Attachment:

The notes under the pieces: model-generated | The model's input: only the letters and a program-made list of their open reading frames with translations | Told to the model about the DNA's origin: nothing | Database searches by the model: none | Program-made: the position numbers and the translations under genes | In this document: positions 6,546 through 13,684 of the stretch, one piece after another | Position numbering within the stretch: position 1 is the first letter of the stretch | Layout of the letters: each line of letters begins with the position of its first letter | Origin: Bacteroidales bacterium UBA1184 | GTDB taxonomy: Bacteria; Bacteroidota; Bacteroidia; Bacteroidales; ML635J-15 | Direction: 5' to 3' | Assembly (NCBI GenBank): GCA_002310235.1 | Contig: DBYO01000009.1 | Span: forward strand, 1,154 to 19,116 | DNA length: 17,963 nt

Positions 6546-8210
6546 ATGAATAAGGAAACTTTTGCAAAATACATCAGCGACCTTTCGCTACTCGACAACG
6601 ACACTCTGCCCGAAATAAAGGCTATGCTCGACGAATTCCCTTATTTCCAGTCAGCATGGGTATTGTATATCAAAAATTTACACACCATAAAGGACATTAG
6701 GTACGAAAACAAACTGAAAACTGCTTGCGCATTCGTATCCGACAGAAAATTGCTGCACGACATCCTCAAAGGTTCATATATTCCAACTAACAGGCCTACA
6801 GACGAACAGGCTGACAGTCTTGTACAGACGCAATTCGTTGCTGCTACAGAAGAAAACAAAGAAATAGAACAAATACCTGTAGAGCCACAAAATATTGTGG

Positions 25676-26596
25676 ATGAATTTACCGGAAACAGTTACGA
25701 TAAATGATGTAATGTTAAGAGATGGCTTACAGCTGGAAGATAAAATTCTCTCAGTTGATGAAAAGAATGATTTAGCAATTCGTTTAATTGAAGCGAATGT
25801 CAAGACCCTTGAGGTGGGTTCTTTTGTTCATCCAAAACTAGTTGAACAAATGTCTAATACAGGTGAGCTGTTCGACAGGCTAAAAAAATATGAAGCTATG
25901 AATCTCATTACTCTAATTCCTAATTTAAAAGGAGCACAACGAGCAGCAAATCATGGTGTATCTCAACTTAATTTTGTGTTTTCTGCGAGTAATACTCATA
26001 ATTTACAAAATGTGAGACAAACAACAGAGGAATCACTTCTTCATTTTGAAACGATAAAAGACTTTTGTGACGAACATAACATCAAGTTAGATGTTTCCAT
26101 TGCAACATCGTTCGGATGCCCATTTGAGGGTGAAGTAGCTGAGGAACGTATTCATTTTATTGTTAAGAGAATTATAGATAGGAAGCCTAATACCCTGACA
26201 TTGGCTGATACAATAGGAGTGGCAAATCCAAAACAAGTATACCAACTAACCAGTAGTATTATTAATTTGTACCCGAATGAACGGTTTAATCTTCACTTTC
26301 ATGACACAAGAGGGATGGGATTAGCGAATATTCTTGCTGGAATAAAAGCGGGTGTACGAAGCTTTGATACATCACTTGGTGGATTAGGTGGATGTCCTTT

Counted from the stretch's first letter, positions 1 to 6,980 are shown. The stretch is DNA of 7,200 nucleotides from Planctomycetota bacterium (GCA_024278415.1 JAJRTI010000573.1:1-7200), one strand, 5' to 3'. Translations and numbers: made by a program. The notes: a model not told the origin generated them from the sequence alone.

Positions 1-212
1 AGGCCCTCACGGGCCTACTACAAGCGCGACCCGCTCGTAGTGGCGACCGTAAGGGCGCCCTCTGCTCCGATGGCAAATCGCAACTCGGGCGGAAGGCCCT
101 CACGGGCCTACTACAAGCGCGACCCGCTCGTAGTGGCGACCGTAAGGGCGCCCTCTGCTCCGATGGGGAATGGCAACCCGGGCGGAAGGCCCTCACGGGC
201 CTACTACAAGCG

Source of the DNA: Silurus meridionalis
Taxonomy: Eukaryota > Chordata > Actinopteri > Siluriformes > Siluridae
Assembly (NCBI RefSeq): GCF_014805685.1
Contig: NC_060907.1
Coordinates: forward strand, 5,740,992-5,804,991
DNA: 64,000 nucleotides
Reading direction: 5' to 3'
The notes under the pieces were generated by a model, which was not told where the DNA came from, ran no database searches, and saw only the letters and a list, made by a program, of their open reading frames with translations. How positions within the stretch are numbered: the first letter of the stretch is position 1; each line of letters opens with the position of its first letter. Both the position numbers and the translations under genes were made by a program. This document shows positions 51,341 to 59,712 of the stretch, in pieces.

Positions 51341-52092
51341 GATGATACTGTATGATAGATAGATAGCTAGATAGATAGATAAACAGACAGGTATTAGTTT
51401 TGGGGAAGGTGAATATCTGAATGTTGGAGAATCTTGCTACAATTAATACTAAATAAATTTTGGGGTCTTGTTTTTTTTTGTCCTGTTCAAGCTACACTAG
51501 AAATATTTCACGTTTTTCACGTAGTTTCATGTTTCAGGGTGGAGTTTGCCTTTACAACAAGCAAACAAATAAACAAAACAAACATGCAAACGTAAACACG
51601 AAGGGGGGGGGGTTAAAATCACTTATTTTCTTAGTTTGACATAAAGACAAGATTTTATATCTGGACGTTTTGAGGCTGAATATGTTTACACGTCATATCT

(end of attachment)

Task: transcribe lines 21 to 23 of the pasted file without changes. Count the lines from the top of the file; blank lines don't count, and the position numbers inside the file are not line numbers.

Source of the DNA: Silurus meridionalis
Taxonomy: Eukaryota > Chordata > Actinopteri > Siluriformes > Siluridae
Assembly (NCBI RefSeq): GCF_014805685.1